Some 'tweet' ways to build your own birdhouse
Make these wooden homes to attract and enjoy Oregon's rich bird population
You can have fun in the construction phase and gain years of interesting and melodic company with a build-your-own birdhouse project.
Let your creativity fly once the basics are understood, you can plan and put together aviary cubbies to mansions.
John Rosenback, veteran and retired gentleman in Gresham, shared his knowledge. Rosenback, who grew up in Cascade Locks, took wood shop in high school, I really liked it a lot, and always held on to that notion of wanting to do it again some day. Before retiring, he started collecting wood tools. But, he pointed out, You really dont need any fancy tools to make a birdhouse.
I did contact the Audubon Society to make sure I was doing the right things, Rosenback said. The hole has to be a certain size, the peg has to be a certain size, and I put mine in at an angle. Another important factor is to make sure there are no leaks into the nesting box.
Birdhouses are easy to make. In the beginning I just had a slant roof, he said. Then he taught himself to make a peaked roof. Later, he started using log rounds for the front, and he attached and sealed a nesting box onto the back. The wood Rosenback uses comes to him as gifts, or he barters for with his birdhouses and other wood products.
The birdhouses Rosenback builds have a 1-1/4 inch hole, just right for chickadees, which we have a lot of around here. Not all birds will nest in a birdhouse.
Of the many different birds that will nest in a birdhouse, there will be many different preferred specifications. So, another aspect of building a birdhouse is size and length of the peg. For chickadees, Rosenback generally uses a 5/16 inch dowel pin cut 3 inches long and stuck, at an angle, about an inch-and a-half into the front piece of wood. The peg is secured using exterior wood glue that accepts paint or varnish. For smaller birds its good to keep them short so that larger, prey birds such as jays cannot land on it and stick their beaks into the hole to get at the eggs or baby birds.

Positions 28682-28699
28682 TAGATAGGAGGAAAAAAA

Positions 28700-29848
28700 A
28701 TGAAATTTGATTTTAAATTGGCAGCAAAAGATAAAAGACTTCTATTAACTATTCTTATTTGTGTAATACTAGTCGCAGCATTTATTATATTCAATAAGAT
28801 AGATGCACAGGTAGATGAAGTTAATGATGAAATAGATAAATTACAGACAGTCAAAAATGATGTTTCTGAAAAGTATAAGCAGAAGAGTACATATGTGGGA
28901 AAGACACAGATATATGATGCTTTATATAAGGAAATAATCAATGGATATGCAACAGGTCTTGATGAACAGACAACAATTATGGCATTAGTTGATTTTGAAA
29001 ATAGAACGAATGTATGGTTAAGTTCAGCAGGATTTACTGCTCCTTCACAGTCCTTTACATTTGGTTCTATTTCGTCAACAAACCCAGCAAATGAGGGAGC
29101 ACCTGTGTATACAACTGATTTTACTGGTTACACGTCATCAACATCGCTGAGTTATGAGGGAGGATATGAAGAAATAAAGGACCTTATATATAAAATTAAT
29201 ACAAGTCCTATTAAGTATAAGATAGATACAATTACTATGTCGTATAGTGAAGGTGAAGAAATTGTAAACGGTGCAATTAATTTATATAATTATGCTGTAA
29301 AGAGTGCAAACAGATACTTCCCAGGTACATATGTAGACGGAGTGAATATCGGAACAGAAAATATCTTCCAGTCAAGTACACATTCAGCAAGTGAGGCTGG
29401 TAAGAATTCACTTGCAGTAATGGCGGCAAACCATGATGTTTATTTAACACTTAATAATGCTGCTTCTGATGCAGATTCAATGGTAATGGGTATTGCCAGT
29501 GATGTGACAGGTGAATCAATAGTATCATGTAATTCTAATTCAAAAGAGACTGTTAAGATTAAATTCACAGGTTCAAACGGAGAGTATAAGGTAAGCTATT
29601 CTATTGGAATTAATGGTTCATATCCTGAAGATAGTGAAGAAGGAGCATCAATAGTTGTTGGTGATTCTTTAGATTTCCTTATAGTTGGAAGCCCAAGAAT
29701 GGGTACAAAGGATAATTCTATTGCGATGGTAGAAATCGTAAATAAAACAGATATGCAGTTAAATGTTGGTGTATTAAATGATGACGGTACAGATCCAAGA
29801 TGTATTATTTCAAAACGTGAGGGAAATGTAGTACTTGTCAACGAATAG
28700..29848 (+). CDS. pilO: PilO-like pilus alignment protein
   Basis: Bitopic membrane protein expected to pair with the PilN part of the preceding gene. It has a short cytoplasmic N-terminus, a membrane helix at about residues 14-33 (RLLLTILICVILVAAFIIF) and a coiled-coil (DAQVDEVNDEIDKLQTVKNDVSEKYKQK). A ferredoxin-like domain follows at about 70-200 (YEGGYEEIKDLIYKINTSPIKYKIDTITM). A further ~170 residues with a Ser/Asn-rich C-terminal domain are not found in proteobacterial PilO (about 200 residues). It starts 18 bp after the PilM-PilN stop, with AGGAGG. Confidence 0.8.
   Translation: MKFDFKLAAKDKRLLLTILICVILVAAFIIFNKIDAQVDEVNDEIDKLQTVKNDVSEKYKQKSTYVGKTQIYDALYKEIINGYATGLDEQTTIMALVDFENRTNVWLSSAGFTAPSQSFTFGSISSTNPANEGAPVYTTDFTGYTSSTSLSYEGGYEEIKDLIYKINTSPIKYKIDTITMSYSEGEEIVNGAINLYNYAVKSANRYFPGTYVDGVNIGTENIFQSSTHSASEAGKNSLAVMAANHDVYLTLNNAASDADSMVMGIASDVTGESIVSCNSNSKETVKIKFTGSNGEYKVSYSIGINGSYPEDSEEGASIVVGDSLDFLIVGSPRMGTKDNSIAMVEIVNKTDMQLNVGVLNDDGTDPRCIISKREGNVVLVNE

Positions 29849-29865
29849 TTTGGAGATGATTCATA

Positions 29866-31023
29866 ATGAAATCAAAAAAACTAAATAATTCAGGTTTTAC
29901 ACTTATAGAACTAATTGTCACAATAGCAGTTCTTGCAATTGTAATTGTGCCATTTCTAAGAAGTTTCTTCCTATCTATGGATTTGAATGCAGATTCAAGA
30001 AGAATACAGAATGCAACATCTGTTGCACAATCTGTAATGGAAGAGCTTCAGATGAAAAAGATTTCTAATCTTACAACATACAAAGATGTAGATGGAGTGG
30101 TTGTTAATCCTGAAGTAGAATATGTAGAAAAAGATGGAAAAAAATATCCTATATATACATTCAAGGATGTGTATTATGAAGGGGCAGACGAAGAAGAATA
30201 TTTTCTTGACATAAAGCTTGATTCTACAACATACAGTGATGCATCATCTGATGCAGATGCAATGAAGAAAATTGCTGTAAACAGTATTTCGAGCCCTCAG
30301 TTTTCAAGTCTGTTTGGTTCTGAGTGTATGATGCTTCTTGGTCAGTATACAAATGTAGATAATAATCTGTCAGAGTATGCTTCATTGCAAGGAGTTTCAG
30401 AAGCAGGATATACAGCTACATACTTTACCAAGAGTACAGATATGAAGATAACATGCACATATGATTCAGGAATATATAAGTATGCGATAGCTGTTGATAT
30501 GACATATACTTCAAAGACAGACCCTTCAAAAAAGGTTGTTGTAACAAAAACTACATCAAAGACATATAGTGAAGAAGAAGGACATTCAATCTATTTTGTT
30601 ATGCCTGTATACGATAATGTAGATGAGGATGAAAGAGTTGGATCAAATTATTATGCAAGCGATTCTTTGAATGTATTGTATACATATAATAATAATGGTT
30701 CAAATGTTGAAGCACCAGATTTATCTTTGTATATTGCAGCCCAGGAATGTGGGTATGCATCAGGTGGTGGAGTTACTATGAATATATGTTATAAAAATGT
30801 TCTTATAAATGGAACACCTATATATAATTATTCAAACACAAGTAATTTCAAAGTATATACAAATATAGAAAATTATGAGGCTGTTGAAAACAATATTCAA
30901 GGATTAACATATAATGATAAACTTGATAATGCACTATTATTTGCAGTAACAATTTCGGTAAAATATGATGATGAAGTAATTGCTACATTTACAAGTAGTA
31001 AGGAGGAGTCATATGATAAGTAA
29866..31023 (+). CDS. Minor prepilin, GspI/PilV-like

Most generally I put the hole at the part of the peak, and I center it. In the beginning, Rosenback painted the entire outside of the birdhouse, but one day a couple ladies explained it wasnt good to have paint around the hole where the birds would rub. Since then, he has put the lid of the spray paint can over the hole before spraying.
Talking about the bottom, Rosenback said, Generally Ill use a piece of wood that is five or six inches wide, and eight inches long. Depending on what he has. To make a pitched roof he cuts the front and back pieces at 45° angles. Mostly I use exterior plywood.
Another tip Rosenback gave was, before putting the roof on, put about an inch or so of wood-shavings on the floor to get the birds started with their nesting. You dont need much, because theyll bring in straw and grass, and all kinds of things.
The roof line takes the worst beating, so get that area well sealed. Before nailing its very important to use a sealer, such as silicone, along any seam that may leak into the nesting area. If the chicks get wet, they can get cold and catch pneumonia and die. For birdhouses with peaked roofs Rosenback recommends three coats of primer on the roof plus a heavy coat of enamel paint.
Finally, he puts a stem on the back and starts a nail, so its all ready for hanging.
In his backyard, Rosenback has a variety of his birdhouses. He said he talks to the birds, And they talk back.